As much as we wanted to explore Shopify theme development, the idea of duplicating our theme styles and content to mirror our WordPress site and the lack of understanding in using Shopify with Git lead us to explore the API and Buy SDK as an alternative. To start, we made a few simple requests to the Shopify API and very quickly we were able to see products displayed in our WordPress template. This gave us hope. We knew that displaying Shopify products in our WordPress site was easy. But could you actually purchase a product? I mean, what good is an online store if you can’t buy anything! We looked over the API docs but didn’t see anything about transactions, or rather, there was a transaction object, but it was only used to get or set previously authorized transactions, not new ones. In other words, as far as we could tell, you couldn’t use the API to actually make a new purchase. This is something we thought was quite strange, seeing as we had just built a project using Stripe’s API where the transaction was an API call, but we had yet to explore the Buy SDK, so we knew we were missing something.
We spent the next month and a half building out the WordPress theme and adding all of our API calls to bring in products and collections and the ability to search them. The site was a single code base, using our preferred CMS, where every piece of content was editable from our dashboard, and we had our client’s Shopify products being displayed in our store. Great. It was now time to deal with the cart and checkout. Enter the Buy SDK.
With a 90% certainty that the Buy SDK would solve our whole not-being-able-to-actually-purchase-anything-in-our-store issue, we forged ahead. Thankfully, the Buy SDK delivered as promised! But not without a few bumps along the way.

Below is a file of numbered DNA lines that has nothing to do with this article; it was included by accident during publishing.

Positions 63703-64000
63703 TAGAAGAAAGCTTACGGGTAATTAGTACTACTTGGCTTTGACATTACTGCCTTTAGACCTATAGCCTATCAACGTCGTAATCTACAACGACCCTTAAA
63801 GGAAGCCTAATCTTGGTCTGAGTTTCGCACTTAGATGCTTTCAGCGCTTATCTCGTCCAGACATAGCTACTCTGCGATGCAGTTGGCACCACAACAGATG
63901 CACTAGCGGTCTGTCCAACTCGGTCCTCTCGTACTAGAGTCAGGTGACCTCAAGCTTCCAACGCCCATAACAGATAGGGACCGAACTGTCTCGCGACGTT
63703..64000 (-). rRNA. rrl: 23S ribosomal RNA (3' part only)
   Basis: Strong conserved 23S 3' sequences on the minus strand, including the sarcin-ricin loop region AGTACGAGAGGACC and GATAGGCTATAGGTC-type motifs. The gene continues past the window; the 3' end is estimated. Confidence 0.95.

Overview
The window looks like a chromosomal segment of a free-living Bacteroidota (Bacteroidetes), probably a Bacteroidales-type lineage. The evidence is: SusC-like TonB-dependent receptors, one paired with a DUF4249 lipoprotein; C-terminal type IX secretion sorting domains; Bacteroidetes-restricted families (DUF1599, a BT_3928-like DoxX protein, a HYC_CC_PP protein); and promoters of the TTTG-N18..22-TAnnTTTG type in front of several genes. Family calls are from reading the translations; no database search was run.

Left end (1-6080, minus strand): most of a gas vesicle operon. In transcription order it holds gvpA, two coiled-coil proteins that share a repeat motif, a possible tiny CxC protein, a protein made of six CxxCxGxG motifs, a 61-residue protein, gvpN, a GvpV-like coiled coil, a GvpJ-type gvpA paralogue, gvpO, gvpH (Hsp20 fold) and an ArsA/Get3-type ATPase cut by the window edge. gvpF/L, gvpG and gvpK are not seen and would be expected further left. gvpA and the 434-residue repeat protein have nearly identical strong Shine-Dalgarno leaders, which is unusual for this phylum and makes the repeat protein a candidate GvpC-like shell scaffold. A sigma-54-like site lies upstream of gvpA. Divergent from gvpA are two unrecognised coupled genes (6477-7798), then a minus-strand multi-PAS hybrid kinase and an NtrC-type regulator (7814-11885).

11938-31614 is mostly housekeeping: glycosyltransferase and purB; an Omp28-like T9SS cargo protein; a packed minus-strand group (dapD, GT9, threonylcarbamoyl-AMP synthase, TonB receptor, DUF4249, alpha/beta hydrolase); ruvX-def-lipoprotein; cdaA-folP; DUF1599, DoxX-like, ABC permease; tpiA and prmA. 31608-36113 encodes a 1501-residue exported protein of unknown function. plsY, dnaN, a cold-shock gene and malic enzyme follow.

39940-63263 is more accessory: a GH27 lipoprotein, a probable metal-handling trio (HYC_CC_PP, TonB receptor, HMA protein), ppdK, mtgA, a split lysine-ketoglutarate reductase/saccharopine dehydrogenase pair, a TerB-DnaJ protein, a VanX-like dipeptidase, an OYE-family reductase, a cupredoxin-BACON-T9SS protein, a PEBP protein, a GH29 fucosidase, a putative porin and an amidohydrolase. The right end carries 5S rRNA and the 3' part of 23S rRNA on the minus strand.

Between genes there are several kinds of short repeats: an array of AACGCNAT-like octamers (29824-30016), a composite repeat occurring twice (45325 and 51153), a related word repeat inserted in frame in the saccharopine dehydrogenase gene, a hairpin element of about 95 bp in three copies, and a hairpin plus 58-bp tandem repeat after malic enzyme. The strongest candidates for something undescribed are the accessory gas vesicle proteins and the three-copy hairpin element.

Shopify offers a great example of how to use their Buy SDK and implement a shopping cart on your site, so this is where we started. However, that may have been a mistake. While the example proved helpful as reference, it actually confused us quite a bit, and after wrestling with it for a day or so, we abandoned the example code entirely, went back to the docs, and wrote a lot of it from scratch. Our cart.js file ended up being much leaner and easier to understand. The lesson here, I guess, is that while code examples can be great starting points, it’s just too easy to get caught up in the details of it, when those details may not even be pertinent to your project. Focus on your use case and don’t lose sight of it!
Another thing we struggled with was the Shopify docs. For the most part, the docs are well organized, concise and easy to follow, but there are some pretty major flaws with them too, most notably the inconsistency in the language they use. On one page, a collection will be referred to as a collection, but on the next page, they may call it a “category.” Then on a different page, a “tag” may be referred to as a “category.” The truth of it is that Shopify doesn’t have any “categories” at all. In fact, you won’t find the word “category” anywhere in their actual system, but you will see it in the docs. This kind of inconsistency in language hit a breaking point for us when we found that the docs for the Buy SDK continuously referred to an “API key” that was required to initialize the cart. Shopify issues you an API key for your “app,” which is what we had already been using and, logically, what we thought the docs was referring to. In practice, however, the Buy SDK does not require the API key at all, but rather, something completely different that Shopify calls an “access token” — something that is generated by creating an “extension” on one of your sales channels (i.e. the Buy Button). You can learn more about that here.
…the docs are well organized, concise and easy to follow, but there are some pretty major flaws with them too, most notably the inconsistency in the language they use.
Anyway, all said and done, the docs were manageable and more importantly, our solution using WordPress, the Shopify API and JS Buy SDK worked out. To conclude, I’d like to point out a few things specifically that we learned about the Shopify platform that we would have liked to have known before going into the project: